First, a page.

I Woke up One Morning and I was Me!
(I did not write this post. It just appeared on my computer screen. It seems that Adam himself got into my computer without my knowledge. He seems to want to tell his story.)
Before go on with this post, let’s read a bit from the Book of Genesis. The first verse for the day is Genesis 1:26-28:
So, God created mankind in his own image, in the image of God he created them; male and female he created them. God blessed them and said to them, “Be fruitful and increase in number; fill the earth and subdue it. Rule over the fish in the sea and the birds in the sky and over every living creature that moves on the ground.
The second verses I have been asked to read are from Genesis 2:15-23:
The LORD God took the man and put him in the Garden of Eden to work it and take care of it. And the LORD God commanded the man, “You are free to eat from any tree in the garden; but you must not eat from the tree of the knowledge of good and evil, for when you eat from it you will certainly die.” The LORD God said, “It is not good for the man to be alone. I will make a helper suitable for him.” Now the LORD God had formed out of the ground all the wild animals and all the birds in the sky. He brought them to the man to see what he would name them; and whatever the man called each living creature, that was its name. So, the man gave names to all the livestock, the birds in the sky and all the wild animals. But for Adamno suitable helper was found. So, the LORD God caused the man to fall into a deep sleep; and while he was sleeping, he took one of the man’s ribs and then closed up the place with flesh. Then the LORD God made a woman from the rib[c]he had taken out of the man, and he brought her to the man. The man said, “This is now bone of my bones and flesh of my flesh; she shall be called ‘woman,’ for she was taken out of man.’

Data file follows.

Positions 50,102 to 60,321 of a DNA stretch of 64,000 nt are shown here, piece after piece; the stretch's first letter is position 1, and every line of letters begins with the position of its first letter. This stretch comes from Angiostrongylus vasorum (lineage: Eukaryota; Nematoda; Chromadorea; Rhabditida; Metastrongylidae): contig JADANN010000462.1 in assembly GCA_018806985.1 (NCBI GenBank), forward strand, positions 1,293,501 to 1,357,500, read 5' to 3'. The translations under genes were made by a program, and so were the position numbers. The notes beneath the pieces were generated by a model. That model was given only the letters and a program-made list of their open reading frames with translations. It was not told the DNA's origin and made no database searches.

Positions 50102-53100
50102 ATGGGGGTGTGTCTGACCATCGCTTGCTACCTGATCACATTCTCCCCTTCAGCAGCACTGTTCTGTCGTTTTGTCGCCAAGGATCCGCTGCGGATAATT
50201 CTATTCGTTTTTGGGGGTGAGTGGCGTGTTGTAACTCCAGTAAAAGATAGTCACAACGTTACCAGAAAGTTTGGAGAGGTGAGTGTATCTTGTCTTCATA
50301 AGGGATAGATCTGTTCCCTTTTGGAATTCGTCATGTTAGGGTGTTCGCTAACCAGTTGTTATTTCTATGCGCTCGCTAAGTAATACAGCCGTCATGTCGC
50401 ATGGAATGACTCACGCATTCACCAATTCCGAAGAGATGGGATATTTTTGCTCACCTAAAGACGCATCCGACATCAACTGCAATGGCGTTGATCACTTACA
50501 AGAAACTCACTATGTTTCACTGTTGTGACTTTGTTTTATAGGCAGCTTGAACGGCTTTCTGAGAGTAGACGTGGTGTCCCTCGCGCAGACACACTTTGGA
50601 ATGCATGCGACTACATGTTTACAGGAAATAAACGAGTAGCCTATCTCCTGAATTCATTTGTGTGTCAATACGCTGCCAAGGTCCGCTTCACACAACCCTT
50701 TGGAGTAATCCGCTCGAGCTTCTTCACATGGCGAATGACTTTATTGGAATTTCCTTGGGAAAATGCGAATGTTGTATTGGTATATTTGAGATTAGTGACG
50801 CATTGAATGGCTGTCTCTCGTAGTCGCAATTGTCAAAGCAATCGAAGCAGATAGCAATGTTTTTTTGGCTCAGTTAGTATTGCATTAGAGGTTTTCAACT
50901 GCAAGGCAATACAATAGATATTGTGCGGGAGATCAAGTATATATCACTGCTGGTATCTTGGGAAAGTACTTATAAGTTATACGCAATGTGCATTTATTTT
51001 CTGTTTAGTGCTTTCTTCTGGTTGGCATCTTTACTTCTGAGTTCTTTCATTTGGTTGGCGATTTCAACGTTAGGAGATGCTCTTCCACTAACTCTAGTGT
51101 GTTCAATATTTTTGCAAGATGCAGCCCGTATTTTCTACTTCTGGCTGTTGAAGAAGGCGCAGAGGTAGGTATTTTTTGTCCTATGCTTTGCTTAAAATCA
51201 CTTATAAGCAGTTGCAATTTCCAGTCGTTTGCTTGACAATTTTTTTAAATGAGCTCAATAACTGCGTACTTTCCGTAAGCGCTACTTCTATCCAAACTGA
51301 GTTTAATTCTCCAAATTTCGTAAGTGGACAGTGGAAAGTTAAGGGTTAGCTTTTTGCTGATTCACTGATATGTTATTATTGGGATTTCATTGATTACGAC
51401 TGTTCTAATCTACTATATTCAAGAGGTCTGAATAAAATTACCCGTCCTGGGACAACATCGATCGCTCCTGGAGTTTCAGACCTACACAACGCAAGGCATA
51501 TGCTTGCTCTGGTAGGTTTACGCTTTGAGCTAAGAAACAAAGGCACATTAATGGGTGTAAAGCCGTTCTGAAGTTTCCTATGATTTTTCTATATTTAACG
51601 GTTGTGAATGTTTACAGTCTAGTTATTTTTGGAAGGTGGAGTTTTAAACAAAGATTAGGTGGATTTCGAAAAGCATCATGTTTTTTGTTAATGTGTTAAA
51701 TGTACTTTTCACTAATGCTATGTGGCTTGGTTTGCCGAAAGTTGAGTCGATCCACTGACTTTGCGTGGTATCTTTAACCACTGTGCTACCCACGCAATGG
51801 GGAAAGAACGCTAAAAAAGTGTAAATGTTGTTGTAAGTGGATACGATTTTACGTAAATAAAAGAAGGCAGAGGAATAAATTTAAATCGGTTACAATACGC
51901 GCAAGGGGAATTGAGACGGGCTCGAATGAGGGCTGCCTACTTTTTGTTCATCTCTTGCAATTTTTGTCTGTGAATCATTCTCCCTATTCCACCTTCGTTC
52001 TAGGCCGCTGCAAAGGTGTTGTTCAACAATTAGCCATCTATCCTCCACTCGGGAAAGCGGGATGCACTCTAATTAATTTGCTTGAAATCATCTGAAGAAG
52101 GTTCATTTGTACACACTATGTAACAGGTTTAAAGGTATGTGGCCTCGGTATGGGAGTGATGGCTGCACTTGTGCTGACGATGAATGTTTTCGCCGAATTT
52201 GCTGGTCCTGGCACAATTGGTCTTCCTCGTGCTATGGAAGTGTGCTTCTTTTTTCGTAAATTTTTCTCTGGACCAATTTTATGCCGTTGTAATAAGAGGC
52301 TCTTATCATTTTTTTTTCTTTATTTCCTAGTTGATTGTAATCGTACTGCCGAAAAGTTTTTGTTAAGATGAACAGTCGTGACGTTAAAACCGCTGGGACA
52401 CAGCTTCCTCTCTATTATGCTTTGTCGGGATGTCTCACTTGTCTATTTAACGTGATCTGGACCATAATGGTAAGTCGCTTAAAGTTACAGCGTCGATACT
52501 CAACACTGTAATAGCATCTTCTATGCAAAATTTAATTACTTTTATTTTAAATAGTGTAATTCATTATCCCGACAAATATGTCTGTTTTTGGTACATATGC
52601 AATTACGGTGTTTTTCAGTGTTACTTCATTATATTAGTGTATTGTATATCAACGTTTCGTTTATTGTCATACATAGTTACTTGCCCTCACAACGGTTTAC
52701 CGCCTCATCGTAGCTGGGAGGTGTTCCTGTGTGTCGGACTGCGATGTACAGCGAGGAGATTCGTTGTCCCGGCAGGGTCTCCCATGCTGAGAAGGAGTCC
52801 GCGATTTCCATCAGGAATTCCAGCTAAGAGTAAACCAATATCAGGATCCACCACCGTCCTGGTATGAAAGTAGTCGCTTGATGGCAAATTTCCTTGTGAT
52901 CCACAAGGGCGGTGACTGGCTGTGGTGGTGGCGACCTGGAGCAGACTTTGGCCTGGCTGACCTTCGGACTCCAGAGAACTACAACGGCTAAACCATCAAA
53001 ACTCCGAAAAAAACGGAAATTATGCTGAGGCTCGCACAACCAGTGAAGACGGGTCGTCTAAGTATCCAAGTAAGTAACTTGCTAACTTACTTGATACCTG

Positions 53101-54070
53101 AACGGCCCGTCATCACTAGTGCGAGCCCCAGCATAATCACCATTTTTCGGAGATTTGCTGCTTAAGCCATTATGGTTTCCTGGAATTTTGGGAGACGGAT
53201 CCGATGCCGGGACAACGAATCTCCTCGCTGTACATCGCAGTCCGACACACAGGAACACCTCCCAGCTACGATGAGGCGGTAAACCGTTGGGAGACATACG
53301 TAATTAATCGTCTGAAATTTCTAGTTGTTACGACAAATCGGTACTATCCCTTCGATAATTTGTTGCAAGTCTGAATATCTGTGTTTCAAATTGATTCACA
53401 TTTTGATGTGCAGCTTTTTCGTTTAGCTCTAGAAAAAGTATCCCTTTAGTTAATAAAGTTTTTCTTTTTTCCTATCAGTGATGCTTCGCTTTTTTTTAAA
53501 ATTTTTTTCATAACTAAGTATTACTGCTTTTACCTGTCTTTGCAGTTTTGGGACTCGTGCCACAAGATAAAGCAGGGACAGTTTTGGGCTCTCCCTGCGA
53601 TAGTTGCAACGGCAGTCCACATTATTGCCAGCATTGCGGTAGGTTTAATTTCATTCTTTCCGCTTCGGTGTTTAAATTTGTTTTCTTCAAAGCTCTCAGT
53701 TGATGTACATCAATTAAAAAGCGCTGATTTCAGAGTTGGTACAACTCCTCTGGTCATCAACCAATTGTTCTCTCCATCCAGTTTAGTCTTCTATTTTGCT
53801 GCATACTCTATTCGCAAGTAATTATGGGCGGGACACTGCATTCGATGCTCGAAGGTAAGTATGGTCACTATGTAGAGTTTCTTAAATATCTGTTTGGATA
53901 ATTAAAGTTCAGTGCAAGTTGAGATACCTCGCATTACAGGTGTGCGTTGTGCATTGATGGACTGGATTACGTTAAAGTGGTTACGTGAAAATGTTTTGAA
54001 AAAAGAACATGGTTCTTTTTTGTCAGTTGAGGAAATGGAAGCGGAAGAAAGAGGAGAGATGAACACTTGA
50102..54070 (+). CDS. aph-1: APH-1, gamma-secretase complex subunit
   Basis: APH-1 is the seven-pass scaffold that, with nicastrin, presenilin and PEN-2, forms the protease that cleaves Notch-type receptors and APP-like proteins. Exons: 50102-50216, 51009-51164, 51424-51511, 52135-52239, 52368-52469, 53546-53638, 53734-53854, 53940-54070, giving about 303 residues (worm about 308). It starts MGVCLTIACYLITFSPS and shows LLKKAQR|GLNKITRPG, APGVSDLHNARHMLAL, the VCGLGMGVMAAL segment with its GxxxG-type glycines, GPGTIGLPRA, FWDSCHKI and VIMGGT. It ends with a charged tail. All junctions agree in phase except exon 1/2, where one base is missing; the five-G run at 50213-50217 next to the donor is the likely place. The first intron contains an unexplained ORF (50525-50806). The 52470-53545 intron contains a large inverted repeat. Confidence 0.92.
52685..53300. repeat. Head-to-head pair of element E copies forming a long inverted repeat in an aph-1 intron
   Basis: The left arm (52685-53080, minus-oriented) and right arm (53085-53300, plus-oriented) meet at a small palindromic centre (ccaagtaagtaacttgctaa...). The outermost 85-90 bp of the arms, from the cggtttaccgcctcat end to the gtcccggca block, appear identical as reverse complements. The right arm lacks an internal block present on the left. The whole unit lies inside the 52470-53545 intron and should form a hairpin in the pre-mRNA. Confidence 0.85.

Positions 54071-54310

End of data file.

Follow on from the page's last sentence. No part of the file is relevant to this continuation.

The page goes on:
LORD God, as we hear again the story of Adam and Eve, help us to make it our story as well as their story. This morning, we pray especially that what is said here will both glorify you and conform to your Word.
The Glory of our Humanity
I really cannot tell you how it happened. I woke up one morning, and I was Me. That is to say, I woke up and I existed. God had created me—and I knew who I was. I was different from everything and everyone around me, for I was made in the image of God. I could think. I could reflect. I could choose. I had a will. I could create. Best of all, I was aware of all of this. I was me. Not just a part of the created order. I was part of the created order, but I was also part of the invisible, spiritual order of God’s mind and spirit.  I was not just another animal which God had created but I was me. I was capable of intimately knowing God the Creator. I understood his presence with me. We had unbroken communion with one another.
Theologians talk a lot about what it means to be created in the image of God. Actually, I never thought about it at all until God inspired the writer of Genesis wrote the words on the screen: “God created the human race in his image, in the image of God he created them, male and female he created them” (Gen. 1:26). What I know now, and what I knew then, was that there was something different about me. I was not just one of the animals. In an incredible way, God had breathed something of his own spirit into me, and I was, like God aware, conscious, able to think and to plan and to will and to do.